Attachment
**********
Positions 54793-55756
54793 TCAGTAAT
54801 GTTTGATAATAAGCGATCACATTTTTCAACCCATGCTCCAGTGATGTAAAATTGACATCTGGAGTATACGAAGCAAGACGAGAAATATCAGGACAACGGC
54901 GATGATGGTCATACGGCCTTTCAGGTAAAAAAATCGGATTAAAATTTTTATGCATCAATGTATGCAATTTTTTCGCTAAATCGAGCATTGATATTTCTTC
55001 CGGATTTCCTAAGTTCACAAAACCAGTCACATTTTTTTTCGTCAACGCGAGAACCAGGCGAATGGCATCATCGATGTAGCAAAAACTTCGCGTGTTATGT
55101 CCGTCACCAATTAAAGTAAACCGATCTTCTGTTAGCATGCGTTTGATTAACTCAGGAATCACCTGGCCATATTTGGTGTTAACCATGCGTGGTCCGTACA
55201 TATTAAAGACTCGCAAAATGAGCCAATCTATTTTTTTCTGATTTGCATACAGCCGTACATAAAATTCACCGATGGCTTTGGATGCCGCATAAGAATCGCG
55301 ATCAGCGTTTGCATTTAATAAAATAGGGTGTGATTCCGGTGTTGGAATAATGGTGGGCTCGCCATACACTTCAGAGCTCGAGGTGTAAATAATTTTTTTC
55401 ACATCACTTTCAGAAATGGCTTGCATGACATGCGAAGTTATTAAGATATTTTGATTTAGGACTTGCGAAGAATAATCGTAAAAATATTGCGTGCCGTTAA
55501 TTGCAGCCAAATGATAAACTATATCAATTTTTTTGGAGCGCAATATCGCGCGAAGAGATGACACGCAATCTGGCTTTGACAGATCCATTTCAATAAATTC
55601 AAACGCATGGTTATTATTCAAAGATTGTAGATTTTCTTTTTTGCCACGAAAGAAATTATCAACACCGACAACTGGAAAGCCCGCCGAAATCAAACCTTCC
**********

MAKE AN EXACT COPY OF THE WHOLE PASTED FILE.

Positions 54793-55756
54793 TCAGTAAT
54801 GTTTGATAATAAGCGATCACATTTTTCAACCCATGCTCCAGTGATGTAAAATTGACATCTGGAGTATACGAAGCAAGACGAGAAATATCAGGACAACGGC
54901 GATGATGGTCATACGGCCTTTCAGGTAAAAAAATCGGATTAAAATTTTTATGCATCAATGTATGCAATTTTTTCGCTAAATCGAGCATTGATATTTCTTC
55001 CGGATTTCCTAAGTTCACAAAACCAGTCACATTTTTTTTCGTCAACGCGAGAACCAGGCGAATGGCATCATCGATGTAGCAAAAACTTCGCGTGTTATGT
55101 CCGTCACCAATTAAAGTAAACCGATCTTCTGTTAGCATGCGTTTGATTAACTCAGGAATCACCTGGCCATATTTGGTGTTAACCATGCGTGGTCCGTACA
55201 TATTAAAGACTCGCAAAATGAGCCAATCTATTTTTTTCTGATTTGCATACAGCCGTACATAAAATTCACCGATGGCTTTGGATGCCGCATAAGAATCGCG
55301 ATCAGCGTTTGCATTTAATAAAATAGGGTGTGATTCCGGTGTTGGAATAATGGTGGGCTCGCCATACACTTCAGAGCTCGAGGTGTAAATAATTTTTTTC
55401 ACATCACTTTCAGAAATGGCTTGCATGACATGCGAAGTTATTAAGATATTTTGATTTAGGACTTGCGAAGAATAATCGTAAAAATATTGCGTGCCGTTAA
55501 TTGCAGCCAAATGATAAACTATATCAATTTTTTTGGAGCGCAATATCGCGCGAAGAGATGACACGCAATCTGGCTTTGACAGATCCATTTCAATAAATTC
55601 AAACGCATGGTTATTATTCAAAGATTGTAGATTTTCTTTTTTGCCACGAAAGAAATTATCAACACCGACAACTGGAAAGCCCGCCGAAATCAAACCTTCC